BLITZER: Would Israel be allowed to keep its troops in Gaza during this first week of this interim phase, shall we call it, humanitarian pause in the fighting? Would Israeli troops be allowed to remain in Gaza, or would they have to pull out?

SHAATH: No, the Israelis want to keep -- to stay with their forces in Gaza, so that they can continue to destroy and to bomb and to acquire. This is not a cease-fire. This is the declared objective by people like Ayalon and Avigdor Lieberman and the right wing coalition of Mr. Netanyahu. They don't want the Israeli army to pull out without going back with something tangible to his people to justify the thousands killed by the Palestinians and the 50 or 60 Israeli soldiers killed. That is, they want to stay in Gaza to continue their military operations and that is something that's inconsistent with any attempt to reach a ceasefire. BLITZER: So I want to make sure I fully understand. When the Israelis say they'll do all of those things, they'll ease what the Palestinians call the siege of Gaza, but only if Gaza is demilitarized, is that part of the deal right now? Will Hamas accept the demilitarization of Gaza?

SHAATH: No, I don't think that's really on the table. What's on the table is a real cease-fire maybe - with their international inspection, whatever other means. It does not mean neither the demilitarization of Gaza or the demilitarization of Israel, for that matter. The question is, a real enforcement of a cease-fire. But that enforcement of a cease-fire can only really become possible if Gaza is allowed a normal natural peaceful life for its people.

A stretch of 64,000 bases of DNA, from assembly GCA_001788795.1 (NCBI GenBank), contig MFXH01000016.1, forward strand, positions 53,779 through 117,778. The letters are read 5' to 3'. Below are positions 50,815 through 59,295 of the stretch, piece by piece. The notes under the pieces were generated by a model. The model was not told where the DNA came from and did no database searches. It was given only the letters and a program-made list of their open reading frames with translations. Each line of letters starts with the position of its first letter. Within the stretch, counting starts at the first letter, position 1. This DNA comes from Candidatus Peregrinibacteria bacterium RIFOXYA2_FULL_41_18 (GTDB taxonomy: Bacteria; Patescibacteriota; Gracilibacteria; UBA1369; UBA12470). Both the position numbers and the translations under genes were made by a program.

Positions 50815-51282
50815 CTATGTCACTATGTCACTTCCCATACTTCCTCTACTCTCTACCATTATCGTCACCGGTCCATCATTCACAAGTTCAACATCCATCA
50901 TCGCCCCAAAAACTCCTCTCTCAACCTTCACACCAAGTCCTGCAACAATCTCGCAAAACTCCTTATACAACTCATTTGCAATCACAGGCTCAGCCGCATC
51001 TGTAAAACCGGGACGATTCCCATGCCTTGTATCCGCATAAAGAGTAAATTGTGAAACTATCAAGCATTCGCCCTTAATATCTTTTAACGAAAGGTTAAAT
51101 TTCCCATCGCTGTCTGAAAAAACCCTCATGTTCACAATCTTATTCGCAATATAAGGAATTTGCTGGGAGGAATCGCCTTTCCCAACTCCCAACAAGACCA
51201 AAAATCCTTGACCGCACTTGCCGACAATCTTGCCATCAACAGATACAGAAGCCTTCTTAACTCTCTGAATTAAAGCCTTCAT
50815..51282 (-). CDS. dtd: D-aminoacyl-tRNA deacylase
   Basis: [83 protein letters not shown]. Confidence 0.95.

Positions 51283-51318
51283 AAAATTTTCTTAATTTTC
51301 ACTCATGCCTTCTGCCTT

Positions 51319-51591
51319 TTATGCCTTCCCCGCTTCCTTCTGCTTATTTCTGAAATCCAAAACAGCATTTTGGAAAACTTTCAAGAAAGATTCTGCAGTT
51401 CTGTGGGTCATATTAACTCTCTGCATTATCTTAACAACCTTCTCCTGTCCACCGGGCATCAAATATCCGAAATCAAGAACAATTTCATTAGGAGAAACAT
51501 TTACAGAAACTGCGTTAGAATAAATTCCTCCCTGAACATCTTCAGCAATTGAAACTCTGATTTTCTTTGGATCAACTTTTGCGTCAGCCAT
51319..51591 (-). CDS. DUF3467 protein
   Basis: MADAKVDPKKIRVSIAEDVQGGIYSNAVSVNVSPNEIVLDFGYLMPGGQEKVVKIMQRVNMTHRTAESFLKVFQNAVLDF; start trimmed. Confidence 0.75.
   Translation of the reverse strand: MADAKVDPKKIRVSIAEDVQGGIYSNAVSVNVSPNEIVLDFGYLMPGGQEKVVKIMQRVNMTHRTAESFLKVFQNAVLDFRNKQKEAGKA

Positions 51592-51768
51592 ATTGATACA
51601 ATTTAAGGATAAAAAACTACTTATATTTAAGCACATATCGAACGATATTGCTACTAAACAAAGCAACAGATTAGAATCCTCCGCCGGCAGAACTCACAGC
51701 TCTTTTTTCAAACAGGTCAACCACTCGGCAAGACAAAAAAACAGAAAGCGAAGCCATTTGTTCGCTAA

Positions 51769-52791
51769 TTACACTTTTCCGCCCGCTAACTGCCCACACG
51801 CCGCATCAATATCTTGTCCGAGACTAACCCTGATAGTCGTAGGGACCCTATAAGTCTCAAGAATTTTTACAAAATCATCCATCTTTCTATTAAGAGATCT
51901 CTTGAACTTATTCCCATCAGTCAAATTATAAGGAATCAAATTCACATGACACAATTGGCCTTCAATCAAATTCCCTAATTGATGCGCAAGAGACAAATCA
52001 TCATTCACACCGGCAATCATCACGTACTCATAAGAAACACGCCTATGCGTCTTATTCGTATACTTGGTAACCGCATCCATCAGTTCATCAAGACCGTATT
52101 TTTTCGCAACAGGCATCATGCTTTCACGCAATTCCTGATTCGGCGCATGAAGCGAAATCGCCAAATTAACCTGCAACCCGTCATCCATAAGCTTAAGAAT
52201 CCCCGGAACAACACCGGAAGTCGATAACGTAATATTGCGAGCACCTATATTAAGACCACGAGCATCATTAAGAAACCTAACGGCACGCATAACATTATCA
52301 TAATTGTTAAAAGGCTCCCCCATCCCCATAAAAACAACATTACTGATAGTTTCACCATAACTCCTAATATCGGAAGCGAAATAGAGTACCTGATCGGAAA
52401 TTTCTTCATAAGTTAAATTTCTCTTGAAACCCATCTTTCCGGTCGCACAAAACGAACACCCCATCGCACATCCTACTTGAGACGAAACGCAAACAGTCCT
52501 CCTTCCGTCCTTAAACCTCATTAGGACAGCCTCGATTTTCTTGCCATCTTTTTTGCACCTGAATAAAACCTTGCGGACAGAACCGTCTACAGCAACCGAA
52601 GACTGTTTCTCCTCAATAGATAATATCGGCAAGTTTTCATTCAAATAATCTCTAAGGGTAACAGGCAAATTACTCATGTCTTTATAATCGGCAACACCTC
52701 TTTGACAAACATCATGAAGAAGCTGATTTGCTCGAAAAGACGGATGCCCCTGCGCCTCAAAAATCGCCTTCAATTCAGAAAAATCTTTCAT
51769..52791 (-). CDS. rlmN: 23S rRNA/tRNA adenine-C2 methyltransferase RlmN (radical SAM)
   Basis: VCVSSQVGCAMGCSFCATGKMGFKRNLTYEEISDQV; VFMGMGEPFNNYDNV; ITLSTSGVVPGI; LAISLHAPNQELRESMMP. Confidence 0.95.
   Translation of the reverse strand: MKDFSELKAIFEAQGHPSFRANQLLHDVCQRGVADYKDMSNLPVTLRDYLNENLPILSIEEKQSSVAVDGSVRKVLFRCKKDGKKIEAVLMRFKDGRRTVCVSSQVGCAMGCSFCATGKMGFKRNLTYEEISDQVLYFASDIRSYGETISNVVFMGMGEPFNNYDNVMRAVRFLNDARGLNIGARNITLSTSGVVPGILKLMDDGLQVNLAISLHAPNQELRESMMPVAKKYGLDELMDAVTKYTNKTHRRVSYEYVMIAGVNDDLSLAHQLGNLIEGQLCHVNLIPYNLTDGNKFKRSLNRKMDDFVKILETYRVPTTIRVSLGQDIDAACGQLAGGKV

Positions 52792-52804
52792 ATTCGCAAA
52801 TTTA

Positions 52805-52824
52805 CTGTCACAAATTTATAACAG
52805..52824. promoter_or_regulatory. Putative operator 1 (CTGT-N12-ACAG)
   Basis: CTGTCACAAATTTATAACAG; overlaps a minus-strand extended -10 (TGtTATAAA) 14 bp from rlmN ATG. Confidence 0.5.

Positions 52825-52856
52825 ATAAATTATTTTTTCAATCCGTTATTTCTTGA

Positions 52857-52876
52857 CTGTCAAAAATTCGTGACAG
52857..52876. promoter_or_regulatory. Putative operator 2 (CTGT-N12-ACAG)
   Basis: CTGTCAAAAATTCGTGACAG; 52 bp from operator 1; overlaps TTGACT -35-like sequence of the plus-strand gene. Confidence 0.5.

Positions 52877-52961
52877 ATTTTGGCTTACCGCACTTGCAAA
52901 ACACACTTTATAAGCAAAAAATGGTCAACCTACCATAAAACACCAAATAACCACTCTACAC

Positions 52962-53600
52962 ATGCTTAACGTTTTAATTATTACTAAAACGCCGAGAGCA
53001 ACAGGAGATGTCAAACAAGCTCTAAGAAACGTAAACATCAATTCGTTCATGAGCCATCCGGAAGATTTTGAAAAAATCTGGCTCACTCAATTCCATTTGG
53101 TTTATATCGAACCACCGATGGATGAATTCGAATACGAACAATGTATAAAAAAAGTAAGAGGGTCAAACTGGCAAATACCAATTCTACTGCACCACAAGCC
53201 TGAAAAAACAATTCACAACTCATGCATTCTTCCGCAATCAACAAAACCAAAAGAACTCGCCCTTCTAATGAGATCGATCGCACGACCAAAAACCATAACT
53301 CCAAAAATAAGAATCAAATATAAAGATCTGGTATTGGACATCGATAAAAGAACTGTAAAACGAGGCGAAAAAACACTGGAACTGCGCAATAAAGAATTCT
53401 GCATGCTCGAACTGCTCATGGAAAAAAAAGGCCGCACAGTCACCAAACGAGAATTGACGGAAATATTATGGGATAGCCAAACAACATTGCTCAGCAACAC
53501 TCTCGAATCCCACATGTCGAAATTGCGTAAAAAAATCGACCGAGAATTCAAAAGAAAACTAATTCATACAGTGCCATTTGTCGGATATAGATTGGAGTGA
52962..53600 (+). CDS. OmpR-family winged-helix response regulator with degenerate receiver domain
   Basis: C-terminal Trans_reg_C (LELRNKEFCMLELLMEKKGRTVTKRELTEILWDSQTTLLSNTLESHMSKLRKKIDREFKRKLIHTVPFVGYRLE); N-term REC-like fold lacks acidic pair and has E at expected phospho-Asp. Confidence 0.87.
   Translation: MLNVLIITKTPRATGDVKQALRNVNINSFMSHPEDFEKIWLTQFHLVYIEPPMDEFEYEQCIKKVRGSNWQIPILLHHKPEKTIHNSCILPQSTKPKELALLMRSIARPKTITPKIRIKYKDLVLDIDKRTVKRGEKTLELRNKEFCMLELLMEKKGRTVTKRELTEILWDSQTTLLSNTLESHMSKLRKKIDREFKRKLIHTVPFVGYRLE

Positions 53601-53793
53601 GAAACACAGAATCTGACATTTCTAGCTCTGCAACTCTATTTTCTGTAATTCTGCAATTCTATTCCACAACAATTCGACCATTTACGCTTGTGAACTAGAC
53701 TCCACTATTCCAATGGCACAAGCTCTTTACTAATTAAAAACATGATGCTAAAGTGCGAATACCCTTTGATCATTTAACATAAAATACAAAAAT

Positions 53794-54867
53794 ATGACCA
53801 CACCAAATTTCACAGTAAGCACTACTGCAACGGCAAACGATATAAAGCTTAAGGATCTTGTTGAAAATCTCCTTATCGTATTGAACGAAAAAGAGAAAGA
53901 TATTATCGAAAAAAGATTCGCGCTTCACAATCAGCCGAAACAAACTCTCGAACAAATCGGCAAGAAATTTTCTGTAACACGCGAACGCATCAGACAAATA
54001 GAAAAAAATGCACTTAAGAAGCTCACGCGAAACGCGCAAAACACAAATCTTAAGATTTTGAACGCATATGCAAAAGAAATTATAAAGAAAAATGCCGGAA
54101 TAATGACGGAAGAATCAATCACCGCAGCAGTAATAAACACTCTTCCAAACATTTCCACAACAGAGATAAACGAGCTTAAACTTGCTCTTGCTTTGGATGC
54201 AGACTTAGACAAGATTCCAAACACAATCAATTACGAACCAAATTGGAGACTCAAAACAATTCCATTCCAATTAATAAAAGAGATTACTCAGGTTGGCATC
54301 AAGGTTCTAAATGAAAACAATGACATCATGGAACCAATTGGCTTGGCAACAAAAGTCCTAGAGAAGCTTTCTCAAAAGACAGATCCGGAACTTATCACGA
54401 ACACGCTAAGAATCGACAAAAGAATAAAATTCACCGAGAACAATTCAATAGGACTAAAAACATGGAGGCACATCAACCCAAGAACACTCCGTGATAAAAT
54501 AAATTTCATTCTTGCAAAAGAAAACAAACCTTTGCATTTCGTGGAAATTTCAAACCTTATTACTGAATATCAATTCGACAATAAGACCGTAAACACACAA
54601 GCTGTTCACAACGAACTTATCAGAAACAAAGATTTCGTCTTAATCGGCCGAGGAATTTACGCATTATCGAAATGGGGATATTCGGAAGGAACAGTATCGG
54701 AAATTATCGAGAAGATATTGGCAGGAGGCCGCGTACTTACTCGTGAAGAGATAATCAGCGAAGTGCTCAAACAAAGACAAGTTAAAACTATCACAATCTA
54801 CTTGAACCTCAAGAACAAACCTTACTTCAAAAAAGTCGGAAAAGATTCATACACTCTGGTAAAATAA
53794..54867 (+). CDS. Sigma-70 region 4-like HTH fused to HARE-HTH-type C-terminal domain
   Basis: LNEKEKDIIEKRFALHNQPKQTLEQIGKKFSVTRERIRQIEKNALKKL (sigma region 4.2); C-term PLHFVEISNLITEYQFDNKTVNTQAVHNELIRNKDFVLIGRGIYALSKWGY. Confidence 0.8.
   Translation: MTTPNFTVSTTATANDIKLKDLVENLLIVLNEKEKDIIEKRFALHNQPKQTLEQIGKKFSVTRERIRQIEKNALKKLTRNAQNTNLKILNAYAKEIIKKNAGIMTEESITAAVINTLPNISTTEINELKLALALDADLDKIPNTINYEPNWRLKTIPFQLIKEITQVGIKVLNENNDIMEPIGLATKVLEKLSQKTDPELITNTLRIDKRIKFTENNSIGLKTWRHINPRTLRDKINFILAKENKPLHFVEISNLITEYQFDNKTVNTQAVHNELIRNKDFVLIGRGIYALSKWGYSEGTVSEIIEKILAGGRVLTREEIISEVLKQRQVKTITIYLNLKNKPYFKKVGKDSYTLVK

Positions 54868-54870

BLITZER: Nabil Shaath, we'll stay in very close touch with you. These are very, very delicate moments that we're watching unfold right now. And the situation very tenuous. So much at stake when we see what's going on. I must say, that I've said it now a few times, it doesn't look very hopeful to me. At least not now. We'll see what the Israeli government announces after their cabinet meeting. We'll see what Secretary Kerry announces. I know you are the physician of the Palestinians, you want a cease-fire, obviously, and we'll see what happens. Nabil Shaath, thanks very much for joining us.

BLITZER: Coming up, a new disturbing revelation about Russia's intentions in Ukraine. U.S. military officials say, they are preparing to transfer powerful weaponry into Eastern Ukraine, possibly today. We'll have a live report from the Pentagon.


BLITZER: The Pentagon says Russian President Vladimir Putin is preparing to send more powerful weaponry into Ukraine, perhaps as early as today. Let's turn to our Pentagon correspondent Barbara Starr. She's standing by. What are you learning, Barbara?